This is something I just finished…
Creating the best version of you…
Notes from a designer.
Simplifying a space is simplifying a life. By editing and curating the elements of a home, you end up with a design that has better spatial relationships, allowing the things you love to stand out.
In my eyes, a designer’s talent is based on how well spaces reflect their inhabitants.
Sometimes a space can grow stale… This cozy Palm Beach condo was tired and felt as though someone had pulled the plug in the tub and all the joy was drained out. It had my client’s furnishings but didn’t say who she was and what she was about. It just held just small aspects of her past, but not her present.
So, I sifted through the condo and pared down the furnishing and collectables to create a leaner, cleaner pallet to draw from. I then added in a few key, but crucial, elements to create the new design. By lowering the eye, the addition of the liner sectional sofa solved the issue of a proper seating composition as well as the height challenge of the entire condo.
I then strategically added the waxed steel furniture from my armature line, which folds in a touch of modernity and grit with a nod to industrialism, balancing the antiques visually and aesthetically. Creating a bar from the iron consoles added a tone of an urban life and doubles as an entry table to the far left.
Inspired by Franz Kline I created a massive painting on canvas and hung it in the dining space to make a strong artist mark in the room, as well as to anchor the space. I’ve always loved the story of Kline’s gallery director breaking into his studio and replacing the house paint that Kline used to create his amazing abstracts with Windsor & Newton artist paint… only to soon find all the fine oils in the garbage can and replaced with house paint again. Not understanding the fluidity of the house paint was a part of the process for Franz; that’s how he could make such massive impasto brush strokes. So, I stretched some canvas in the studio, followed Kline’s formula, and had a blast.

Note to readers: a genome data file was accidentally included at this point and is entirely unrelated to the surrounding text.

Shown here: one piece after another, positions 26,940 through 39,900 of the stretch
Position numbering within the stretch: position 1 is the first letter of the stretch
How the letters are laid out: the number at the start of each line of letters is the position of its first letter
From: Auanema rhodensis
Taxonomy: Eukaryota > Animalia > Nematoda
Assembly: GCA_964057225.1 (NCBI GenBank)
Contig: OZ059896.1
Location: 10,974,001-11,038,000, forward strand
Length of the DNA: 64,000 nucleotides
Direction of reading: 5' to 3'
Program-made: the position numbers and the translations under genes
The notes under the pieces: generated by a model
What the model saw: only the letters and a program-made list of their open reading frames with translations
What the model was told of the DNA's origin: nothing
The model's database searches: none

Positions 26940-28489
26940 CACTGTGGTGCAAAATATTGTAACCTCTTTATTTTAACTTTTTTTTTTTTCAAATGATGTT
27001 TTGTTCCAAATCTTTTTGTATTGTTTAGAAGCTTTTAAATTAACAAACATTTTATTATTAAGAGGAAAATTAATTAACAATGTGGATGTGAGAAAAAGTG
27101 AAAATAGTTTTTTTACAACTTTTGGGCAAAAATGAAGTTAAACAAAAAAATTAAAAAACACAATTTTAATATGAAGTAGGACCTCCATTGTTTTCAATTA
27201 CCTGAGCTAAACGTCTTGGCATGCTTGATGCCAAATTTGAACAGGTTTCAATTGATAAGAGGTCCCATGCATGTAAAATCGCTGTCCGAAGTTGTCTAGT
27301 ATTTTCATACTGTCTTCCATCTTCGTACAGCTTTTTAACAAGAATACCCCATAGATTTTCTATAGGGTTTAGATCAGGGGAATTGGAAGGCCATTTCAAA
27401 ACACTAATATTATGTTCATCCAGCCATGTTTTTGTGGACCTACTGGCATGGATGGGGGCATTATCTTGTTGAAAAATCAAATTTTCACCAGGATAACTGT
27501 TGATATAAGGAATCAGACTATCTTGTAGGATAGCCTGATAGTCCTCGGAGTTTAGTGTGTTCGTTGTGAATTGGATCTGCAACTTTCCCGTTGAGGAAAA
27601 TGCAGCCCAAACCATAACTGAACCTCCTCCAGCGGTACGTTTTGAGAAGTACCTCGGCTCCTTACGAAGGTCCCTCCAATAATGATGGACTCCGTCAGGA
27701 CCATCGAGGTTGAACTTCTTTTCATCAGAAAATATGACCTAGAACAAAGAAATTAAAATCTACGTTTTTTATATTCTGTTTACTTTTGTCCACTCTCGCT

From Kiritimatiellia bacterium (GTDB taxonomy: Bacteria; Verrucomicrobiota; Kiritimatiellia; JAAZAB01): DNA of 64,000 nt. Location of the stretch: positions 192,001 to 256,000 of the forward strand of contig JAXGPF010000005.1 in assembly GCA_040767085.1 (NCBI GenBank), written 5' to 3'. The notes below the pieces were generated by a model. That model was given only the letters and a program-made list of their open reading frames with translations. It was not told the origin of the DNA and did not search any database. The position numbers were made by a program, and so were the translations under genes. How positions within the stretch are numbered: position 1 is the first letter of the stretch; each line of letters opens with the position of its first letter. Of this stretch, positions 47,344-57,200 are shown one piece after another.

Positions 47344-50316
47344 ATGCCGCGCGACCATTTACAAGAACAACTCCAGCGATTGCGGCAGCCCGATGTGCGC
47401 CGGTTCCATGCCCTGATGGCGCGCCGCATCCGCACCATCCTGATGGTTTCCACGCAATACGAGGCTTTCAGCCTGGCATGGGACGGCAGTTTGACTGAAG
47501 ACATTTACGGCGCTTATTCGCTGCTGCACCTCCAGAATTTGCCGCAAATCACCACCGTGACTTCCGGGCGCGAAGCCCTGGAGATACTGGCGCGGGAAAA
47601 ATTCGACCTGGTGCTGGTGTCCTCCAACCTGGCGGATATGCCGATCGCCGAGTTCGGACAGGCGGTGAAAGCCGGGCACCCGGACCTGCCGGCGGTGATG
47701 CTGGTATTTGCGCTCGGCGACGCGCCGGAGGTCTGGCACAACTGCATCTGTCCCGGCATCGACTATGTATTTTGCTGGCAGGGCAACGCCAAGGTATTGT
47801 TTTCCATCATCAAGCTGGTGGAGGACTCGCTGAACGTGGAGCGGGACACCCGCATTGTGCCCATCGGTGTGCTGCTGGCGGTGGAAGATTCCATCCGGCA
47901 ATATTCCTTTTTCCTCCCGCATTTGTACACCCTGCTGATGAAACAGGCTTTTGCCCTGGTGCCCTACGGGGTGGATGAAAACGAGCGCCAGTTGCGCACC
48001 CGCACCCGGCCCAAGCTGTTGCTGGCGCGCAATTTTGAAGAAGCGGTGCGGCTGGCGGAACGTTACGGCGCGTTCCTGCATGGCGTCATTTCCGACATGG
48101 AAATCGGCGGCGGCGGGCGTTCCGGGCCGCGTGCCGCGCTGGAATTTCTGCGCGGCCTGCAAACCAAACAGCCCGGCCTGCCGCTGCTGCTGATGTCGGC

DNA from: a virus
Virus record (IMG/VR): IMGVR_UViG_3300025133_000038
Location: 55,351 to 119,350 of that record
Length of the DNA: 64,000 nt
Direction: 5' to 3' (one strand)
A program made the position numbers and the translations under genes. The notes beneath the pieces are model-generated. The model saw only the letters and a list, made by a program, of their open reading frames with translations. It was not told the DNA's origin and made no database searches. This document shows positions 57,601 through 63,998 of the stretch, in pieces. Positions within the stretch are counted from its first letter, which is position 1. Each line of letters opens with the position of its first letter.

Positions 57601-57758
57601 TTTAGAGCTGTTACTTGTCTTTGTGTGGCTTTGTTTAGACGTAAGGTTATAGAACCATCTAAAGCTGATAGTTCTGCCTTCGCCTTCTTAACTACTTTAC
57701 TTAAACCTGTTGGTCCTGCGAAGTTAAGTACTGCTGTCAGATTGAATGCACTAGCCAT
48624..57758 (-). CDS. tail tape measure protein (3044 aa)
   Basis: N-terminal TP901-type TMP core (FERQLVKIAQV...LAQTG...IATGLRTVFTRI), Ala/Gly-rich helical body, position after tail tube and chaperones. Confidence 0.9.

Applying the same Phillip Jeffries Wallcovering to the living room ceilings within the coffers, as well as to the accent walls in the master bedroom and den, adds interest and texture to the spaces but doesn’t distract the eye with too many design applications. I adore PJ for their approach to organic contemporary. With their natural color pallet and their weaves, they are essential to my designs‑like a fork and knife, not distracting to the meal, but without them, you’re forked.
This was a great project to work on. My client went back to New York and trusted my creative process, and, as always, got much more than she anticipated when she came back. Needless to say, she went bonkers when she walked in…legit cuckoo.
I’m going to close with this, pumpkin, my tiny philosophy…
I’ve found that change is a part of life; without it how can one evolve? The person you are today isn’t the person you were 10 years ago, and, at the end of the day, don’t you want to leave this planet better than when you showed up? I believe that a home should reflect that.
Change is growth, evolution is inescapable, so, like it or not, life will change. So, jump on that train… it will take you to the best version of you.